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Astrophysicist: China's rocket could fall to Bulgaria

The second degree of the Changchen 5B carrier rocket, which brought into orbit a module of the Chinese space station, flew over the territory of Bulgaria early this morning and there is a minimal probability that parts of it will fall near the southern Bulgarian border, Bulgarian astrophysicist Pencho told BTA Marquish.
The Changcheng 5B carrier rocket was launched from the Outchang spaceport on April 29 and brought into orbit the main module of China's future space station. Its second degree lacks the means for active maneuvering and carries out an uncontrolled exit from orbit, with it expected to fall somewhere to Earth on May 9. The expectation is that debris will fall into the World Ocean.

"This morning at 04:10am she flew over Petrichko”, said Markishki, who is a physicist at the Institute of Astronomy with National Astronomical Observatory at the Bulgarian Academy of Sciences and Astronomy Department at Sofia University. “The rocket is still circling the Earth, descending to an ever lower orbit. When it reaches the denser atmospheric layers, it will begin to crumble, sharply slow down its speed and go more headlong downward. The likelihood that the extreme southern parts of Bulgaria will be below it is not great, but hypothetically exists,” the physicist specified. The rocket's path can be traced online on YouTube.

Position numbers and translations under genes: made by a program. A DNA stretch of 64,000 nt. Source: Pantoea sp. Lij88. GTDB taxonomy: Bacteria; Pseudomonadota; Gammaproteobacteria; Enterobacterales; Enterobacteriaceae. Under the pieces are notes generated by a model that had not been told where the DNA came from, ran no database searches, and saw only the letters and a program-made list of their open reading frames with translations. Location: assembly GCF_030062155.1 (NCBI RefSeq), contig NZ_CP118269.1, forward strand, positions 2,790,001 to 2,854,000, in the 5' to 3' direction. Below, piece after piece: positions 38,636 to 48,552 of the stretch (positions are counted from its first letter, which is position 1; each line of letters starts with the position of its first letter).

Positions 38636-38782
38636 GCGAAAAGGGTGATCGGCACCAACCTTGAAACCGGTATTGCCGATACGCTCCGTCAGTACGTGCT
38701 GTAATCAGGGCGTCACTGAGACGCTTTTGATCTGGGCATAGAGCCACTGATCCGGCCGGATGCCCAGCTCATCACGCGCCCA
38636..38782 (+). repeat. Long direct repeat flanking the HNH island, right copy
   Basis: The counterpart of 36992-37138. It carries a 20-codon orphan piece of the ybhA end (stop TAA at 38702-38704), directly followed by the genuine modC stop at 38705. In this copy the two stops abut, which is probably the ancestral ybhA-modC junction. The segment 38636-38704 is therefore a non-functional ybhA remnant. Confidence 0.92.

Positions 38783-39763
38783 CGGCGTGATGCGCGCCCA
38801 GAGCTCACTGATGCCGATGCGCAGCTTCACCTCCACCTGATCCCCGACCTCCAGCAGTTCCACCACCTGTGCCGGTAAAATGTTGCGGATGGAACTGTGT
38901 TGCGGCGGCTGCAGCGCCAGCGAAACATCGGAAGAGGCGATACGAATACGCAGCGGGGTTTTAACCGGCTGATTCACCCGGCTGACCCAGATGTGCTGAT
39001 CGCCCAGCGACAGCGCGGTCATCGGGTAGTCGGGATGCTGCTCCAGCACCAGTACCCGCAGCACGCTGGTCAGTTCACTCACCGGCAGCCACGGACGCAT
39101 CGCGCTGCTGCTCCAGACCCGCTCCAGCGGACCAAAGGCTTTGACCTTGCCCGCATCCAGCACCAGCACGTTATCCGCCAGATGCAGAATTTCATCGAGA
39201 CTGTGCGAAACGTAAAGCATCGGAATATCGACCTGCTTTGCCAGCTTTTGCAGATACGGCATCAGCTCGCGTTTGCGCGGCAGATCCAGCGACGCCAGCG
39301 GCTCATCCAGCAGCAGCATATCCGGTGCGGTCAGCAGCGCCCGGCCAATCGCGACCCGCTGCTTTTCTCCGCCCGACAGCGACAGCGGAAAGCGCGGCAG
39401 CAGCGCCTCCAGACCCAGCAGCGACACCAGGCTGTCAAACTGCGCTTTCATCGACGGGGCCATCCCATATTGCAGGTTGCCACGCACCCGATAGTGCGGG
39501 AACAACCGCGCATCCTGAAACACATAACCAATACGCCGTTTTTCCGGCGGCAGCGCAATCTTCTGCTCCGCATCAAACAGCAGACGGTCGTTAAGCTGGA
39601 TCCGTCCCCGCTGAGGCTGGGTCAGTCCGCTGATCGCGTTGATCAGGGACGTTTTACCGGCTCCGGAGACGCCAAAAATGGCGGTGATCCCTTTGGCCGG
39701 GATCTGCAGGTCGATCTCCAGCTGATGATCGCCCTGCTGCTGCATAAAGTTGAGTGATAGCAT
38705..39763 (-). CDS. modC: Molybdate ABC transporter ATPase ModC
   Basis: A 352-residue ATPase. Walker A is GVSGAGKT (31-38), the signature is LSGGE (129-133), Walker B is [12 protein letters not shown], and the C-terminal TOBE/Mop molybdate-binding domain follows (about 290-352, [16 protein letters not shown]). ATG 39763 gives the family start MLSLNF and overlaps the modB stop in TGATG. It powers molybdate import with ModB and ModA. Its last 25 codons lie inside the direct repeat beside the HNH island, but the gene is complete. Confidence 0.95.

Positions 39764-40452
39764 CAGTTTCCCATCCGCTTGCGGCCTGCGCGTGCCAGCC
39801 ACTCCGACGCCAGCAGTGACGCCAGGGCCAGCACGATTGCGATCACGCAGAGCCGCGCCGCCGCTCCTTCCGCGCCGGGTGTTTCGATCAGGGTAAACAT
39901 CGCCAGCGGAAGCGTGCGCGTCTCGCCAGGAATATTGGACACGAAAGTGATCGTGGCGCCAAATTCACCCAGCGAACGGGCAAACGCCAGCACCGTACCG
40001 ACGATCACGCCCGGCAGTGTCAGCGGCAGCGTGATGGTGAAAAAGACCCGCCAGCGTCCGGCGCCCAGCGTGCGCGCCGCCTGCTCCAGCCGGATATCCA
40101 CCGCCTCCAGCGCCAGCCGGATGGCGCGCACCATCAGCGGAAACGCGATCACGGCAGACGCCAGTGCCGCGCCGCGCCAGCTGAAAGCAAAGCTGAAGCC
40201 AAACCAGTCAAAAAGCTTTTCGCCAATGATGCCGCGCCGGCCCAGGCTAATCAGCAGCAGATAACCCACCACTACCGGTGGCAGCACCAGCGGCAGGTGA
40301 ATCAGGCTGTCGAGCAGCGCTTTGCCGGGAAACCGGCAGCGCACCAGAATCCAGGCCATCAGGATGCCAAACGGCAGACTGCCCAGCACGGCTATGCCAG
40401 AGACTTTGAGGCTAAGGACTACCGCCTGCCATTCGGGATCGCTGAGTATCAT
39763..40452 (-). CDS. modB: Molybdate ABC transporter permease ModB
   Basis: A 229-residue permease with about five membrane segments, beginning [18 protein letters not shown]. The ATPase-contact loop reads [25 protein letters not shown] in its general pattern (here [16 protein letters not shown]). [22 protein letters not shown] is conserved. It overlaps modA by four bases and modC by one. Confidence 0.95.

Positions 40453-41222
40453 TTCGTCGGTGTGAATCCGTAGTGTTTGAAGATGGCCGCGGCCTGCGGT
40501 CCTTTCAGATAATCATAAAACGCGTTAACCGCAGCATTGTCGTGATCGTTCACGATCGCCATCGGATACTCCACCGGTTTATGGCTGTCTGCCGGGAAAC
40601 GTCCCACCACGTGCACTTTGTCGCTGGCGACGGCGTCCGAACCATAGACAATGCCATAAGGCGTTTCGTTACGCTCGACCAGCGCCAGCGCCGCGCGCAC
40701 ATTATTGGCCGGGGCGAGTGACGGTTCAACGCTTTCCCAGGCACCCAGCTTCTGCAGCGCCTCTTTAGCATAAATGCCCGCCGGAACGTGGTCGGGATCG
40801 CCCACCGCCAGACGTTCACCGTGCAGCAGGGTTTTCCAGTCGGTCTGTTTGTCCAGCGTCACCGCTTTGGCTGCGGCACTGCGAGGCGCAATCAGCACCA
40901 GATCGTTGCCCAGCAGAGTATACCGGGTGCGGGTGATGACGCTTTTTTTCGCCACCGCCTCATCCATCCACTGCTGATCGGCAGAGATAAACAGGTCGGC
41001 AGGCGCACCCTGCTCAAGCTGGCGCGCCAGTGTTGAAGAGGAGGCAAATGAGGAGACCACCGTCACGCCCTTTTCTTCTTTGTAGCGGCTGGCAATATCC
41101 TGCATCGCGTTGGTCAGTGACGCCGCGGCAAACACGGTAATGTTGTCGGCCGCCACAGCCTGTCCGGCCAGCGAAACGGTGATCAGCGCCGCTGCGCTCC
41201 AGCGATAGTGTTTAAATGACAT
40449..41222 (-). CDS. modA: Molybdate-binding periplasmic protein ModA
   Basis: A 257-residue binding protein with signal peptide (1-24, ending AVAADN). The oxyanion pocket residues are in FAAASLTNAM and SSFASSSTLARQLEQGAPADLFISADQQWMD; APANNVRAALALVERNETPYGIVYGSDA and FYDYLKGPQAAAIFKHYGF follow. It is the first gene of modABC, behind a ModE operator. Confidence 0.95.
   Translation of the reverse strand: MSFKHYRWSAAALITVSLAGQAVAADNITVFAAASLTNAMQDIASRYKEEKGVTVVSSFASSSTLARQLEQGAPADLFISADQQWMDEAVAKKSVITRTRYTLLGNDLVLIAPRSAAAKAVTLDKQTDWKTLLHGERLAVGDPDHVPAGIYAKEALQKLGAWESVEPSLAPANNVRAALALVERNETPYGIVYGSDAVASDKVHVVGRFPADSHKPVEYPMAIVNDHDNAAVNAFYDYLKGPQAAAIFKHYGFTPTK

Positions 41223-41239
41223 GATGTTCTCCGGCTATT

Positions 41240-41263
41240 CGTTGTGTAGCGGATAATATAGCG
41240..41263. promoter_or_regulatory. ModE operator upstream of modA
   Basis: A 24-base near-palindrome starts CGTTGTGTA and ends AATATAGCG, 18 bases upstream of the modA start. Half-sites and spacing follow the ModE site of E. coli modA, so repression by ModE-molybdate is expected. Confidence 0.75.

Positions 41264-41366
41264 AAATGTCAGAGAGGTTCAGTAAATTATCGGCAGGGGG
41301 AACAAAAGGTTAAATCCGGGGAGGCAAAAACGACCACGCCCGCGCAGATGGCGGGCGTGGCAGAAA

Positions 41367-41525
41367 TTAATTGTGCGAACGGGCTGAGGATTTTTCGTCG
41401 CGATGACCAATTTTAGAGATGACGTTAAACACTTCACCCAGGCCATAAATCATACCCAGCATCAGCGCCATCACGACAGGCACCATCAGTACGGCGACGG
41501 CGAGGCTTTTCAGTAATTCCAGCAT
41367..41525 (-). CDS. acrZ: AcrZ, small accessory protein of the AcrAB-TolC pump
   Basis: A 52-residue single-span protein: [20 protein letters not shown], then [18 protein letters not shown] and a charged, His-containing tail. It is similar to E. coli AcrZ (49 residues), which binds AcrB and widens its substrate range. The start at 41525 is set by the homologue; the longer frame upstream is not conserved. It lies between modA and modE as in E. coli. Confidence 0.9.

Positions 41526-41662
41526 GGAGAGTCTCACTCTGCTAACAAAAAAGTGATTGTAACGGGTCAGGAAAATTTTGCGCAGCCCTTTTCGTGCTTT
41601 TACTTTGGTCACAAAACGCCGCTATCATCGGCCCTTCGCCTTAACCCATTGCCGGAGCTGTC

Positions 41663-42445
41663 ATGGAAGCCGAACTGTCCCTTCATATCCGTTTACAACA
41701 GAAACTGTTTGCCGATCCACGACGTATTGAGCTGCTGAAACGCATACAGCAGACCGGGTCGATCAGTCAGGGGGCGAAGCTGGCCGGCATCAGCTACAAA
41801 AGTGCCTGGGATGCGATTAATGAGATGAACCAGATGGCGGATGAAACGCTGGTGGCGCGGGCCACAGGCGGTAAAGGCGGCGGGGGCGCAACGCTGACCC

Markishki added that the Chinese missile could affect not only the most extreme southern regions of Bulgaria, but Greece and Turkey are already in the range of possible fall. “This is because the inclination of the rocket's orbit is about 41p relative to the plane of the Earth's equator,” he explained and specified that a probability of scattering debris at another half degree to the north and south was added.

According to Roscosmos, the rocket will fall in the Timorean Sea.

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